NAIROBI - Horrified residents awoke Saturday to at least 39 dead bodies scattered in the streets of the Burundi capital, Bujumbura, a day after coordinated armed assaults on three military installations.
Witnesses and journalists in Nyakabiga, a hotspot neighbourhood for anti-government protests in recent months, reported seeing at least 20 corpses, some apparently shot dead at close range.
One witness described some of the victims as "kids" and said they had been shot execution-style "through the top of the skull".
"It is an absolute horror, those who committed this are war criminals," the witness told AFP.
In the neighbouring Rohero II, at least five dead bodies - again young people - were found on the main road, residents said.
In Musaga, close to a military college that was attacked by armed men early on Friday, a local official said there were more than a dozen corpses in the streets. "I have counted 14 dead bodies with my own eyes," he said, blaming "soldiers and police" for the killings.
Several residents contacted by AFP accused the police of rounding up young men after Friday's attacks and executing them.
"Most of those killed are young heads of households who were at home... it's carnage, there is no other word for it," said an outraged resident of Nyakabiga.
Burundian officials and police could not be reached for comment early on Saturday.
The killings appear to have taken place late Friday, hours after the early-morning assaults on the Ngagara base and a military training college, both in the capital, as well as on a base in Mujejuru, 40 kilometres (25 miles) away.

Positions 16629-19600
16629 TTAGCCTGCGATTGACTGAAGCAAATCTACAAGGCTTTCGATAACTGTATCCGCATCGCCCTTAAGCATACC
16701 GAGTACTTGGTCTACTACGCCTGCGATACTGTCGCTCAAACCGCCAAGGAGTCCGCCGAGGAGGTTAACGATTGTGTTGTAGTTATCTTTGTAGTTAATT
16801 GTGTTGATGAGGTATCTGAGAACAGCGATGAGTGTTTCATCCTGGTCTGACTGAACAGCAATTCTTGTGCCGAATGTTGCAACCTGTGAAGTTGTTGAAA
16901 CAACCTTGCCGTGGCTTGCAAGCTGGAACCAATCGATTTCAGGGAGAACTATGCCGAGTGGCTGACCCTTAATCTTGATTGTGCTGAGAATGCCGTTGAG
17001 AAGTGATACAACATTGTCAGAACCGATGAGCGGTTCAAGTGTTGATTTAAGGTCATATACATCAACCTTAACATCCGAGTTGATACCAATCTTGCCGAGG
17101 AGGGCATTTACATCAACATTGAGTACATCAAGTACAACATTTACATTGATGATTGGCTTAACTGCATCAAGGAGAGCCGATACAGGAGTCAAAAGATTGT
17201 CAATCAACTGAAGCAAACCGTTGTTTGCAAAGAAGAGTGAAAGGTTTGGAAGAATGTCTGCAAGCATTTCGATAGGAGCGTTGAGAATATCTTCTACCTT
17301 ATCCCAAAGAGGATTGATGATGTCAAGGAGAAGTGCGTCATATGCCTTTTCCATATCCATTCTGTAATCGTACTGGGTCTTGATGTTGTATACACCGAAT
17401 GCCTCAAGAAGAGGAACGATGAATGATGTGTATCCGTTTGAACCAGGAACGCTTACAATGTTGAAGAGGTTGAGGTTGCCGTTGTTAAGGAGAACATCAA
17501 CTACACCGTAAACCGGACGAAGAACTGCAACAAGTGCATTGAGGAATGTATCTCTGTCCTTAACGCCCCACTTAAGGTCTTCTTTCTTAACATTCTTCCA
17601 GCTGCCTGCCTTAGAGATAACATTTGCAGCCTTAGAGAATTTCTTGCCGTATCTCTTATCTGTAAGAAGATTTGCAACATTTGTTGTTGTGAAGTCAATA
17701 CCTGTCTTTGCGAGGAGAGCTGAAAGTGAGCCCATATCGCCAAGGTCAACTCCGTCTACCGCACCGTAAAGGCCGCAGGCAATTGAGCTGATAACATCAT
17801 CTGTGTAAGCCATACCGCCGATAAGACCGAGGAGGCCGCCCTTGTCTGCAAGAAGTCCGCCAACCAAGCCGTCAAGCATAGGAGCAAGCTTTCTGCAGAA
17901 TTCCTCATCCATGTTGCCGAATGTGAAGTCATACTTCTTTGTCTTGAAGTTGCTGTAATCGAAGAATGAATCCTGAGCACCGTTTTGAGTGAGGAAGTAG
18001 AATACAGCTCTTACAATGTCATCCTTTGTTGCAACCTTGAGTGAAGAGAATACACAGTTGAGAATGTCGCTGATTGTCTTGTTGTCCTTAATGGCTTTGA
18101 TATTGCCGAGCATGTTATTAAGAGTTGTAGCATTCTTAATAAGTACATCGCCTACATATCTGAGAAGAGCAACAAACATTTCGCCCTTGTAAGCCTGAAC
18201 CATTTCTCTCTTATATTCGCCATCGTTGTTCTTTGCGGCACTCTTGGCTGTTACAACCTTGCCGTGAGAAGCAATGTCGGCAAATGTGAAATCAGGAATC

Burundi's army said 12 gunmen were killed and another 21 captured after the attacks.
It was the worst outbreak of violence since a failed coup in May, sparked by President Pierre Nkurunziza's bid for a third term in office, which he later won in disputed elections in July.
Alarmed by the violence, the United Nations Security Council met Friday following a request from France, with UN chief Ban Ki-moon saying the attacks risked triggering "a further destabilisation of the situation", according to his spokesman.
US Ambassador to the UN Samantha Power said, following the closed-door talks, that the Council was ready "to consider additional measures" against powerbrokers in the country who continue to block a political solution to the crisis.
The Council said that sending UN peacekeepers to the violence-gripped nation remained an option, and stressed the need for urgent political dialogue.
The UN chief urged all sides, including the government, "to refrain from any further escalation of violence or retaliation", his spokesman said, warning that anyone "responsible for ordering or committing human rights violations will be held individually accountable".
Also on Saturday, government supporters held marches in Bujumbura and other towns to celebrate victory over the insurgents, following a call by the interior ministry.
Participants marching in the capital with police protection told AFP they were, "celebrating the victory of our valiant army over the enemy." Months of street protests have devolved into regular armed attacks with gunfire disrupting the nights and dead bodies appearing on city streets almost every day.
Attacks targeting the security forces have escalated, with rebels armed with assault rifles, rocket-propelled grenades and mortars attacking police convoys and targeting government installations.
Since May, at least 240 people have been killed and more than 200,000 have fled for neighbouring countries, UN figures show.